A central problem in the field of distributed systems is the distributed consensus. In a consensus problem, the set of all processes is required to agree on a common value, out of one of the values initially held by one of the processes. If all processes are fault-tolerant and work without delays, the consensus problem can easily be solved by using a leader selection protocol. In the case of presence of faulty processes, the consensus problem becomes much harder. The problem of distributed consensus has extensively been studied in the last decades. The known protocols are usually developed with the goal of maximizing the number of allowed adversaries (faulty processors).
It is well known that any protocol that solves distributed consensus with g honest participants can tolerate at most f < g/2 faulty participants. In other words, the honest participants need a two-third majority and a simple majority (g>f) is not enough. The reason for this are the adversary's abilities to a) control all message delays in the network and b) to send different/conflicting messages to different participants. In our first line of work, we argue that these assumptions are too pessimistic for internet-scale applications. Participipants may have hidden trust relations or connections that can not controlled or even observed by a third party. For example, an honest participant can simply join with several unrelated IP adresses to confuse the adversary. Thus, the adversary can not control the flow of messages as tightly as required by classical lower bound arguments. Based on these observations, we develped a model to formalize these "hidden links" between participants. In our first contribution , we focussed on the case that each honest participant joins a system with k unrelated identities. We could show that maximum number of faulty players goes from g/2-1 to g(1-1/2^k) and present a protocol that almost matches this bound. Thus, for high values of k, the bound shift closer and closer to a simple majority.
Although, we could impove the number faulty participants with our additional assumptions, our protocols or, more generally, similar protocols that aim for a high number of faulty processes lead to a running time which is not acceptable for highly scalable systems. For instance, it is known that previously considered protocols for distributed consensus require on average a linear amount of time for every process, if the maximum number of possible faulty processes is allowed. Furthermore, previously presented protocols for distributed consensus usually are not self-stabilizing. Our goal is to determine up to which number of faulty processes an efficient protocol (a protocol with a maximum of polylogarithmic cost for each participant) is possible. Additionally, we aim to develop self-stabilizing protocols for the problem of distributed transactions, which are supposed to work correctly despite the presence of adversaries.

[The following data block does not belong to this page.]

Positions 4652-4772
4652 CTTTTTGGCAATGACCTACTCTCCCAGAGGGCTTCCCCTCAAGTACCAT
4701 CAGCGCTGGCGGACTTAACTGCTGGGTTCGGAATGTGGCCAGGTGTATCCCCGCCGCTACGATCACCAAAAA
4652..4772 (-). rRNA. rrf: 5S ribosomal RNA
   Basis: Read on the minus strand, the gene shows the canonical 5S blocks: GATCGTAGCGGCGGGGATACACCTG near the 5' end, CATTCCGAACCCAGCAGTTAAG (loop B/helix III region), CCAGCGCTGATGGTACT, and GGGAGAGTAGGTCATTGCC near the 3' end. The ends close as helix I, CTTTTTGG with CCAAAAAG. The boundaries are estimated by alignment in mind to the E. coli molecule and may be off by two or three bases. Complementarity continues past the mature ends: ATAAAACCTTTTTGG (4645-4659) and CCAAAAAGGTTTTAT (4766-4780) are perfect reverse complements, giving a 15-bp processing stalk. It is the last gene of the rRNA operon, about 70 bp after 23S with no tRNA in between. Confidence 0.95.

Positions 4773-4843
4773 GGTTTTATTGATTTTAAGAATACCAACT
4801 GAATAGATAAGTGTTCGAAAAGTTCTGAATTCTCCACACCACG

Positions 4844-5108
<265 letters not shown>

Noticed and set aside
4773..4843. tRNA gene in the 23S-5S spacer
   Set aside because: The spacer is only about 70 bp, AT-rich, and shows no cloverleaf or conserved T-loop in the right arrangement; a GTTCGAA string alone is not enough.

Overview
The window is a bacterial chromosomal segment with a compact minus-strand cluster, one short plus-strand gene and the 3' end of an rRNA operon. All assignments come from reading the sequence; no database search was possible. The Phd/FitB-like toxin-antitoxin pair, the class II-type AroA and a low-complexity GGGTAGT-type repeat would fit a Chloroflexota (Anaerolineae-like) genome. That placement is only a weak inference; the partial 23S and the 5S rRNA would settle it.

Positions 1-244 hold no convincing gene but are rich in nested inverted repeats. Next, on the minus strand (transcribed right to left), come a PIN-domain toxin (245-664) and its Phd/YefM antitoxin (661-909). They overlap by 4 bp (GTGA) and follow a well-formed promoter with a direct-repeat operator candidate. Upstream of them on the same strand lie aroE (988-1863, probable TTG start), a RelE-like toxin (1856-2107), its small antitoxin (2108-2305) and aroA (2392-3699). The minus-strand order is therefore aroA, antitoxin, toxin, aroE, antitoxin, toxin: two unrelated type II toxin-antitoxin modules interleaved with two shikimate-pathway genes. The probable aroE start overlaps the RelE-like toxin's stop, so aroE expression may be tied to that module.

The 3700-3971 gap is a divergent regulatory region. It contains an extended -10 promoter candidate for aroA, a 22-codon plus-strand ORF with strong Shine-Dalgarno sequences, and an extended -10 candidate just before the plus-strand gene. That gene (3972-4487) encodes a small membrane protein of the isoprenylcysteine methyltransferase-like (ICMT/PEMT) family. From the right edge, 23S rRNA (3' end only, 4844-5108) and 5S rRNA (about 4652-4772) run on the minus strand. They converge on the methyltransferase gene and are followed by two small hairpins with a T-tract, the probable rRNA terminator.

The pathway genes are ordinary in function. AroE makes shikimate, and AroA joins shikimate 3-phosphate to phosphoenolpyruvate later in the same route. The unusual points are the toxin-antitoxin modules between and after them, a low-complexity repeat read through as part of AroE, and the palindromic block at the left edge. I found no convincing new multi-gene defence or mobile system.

In  we presented a simple randomized algorithm that, with high probability, just needs O(log(m)loglog(n)+log(n)) time and work per process to arrive at an almost stable consensus for any set of m legal values as long as an adversary can corrupt the states of at most √n processes at any time. Without adversarial involvement, just O(logn) time and work is needed for a stable consensus, with high probability.
Further, we analyzed models that limit the adversaries knowledge to a more realistic level and see how this affects its power. It is known that O(√n) is a tight upper bound on the number adverserial processes if the adversary has full knowledge of the network. That means, it knows the current state of all nodes. However, full knowledge is not a very realistic assumption as an attacker would need instantanious access to every participant in the network. In  we assumed that the adversary has slightly outdated information about the system. In particular, we simply assume that it takes one round round to gather all information from all nodes. As it turns out, this small and realistic constraint significinatly increases the robustness of consensus protocols. With this so-called 1-late adversary the almost-everywhere consensus tolerates up to O(n) faulty processes.
 T. Götte, C. Scheideler "Brief Announcement: The (Limited) Power of Multiple Identities" in the 34th ACM Symposium on Parallelism in Algorithms and Architectures (SPAA), 2022
 B. Doerr, L. A. Goldberg, L. Minder, T. Sauerwald and C. Scheideler: "Stabilizing Consensus with the Power of Two Choices", in the 23rd Annual ACM Symposium on Parallelism in Algorithms and Architectures (SPAA), 2011
 P. Robinson, C. Scheideler, A. Setzer: "Breaking the Ω(√n) Barrier: Fast Consensus under a Late Adversary", in the 30th Annual ACM Symposium on Parallelism in Algorithms and Architectures (SPAA), 2018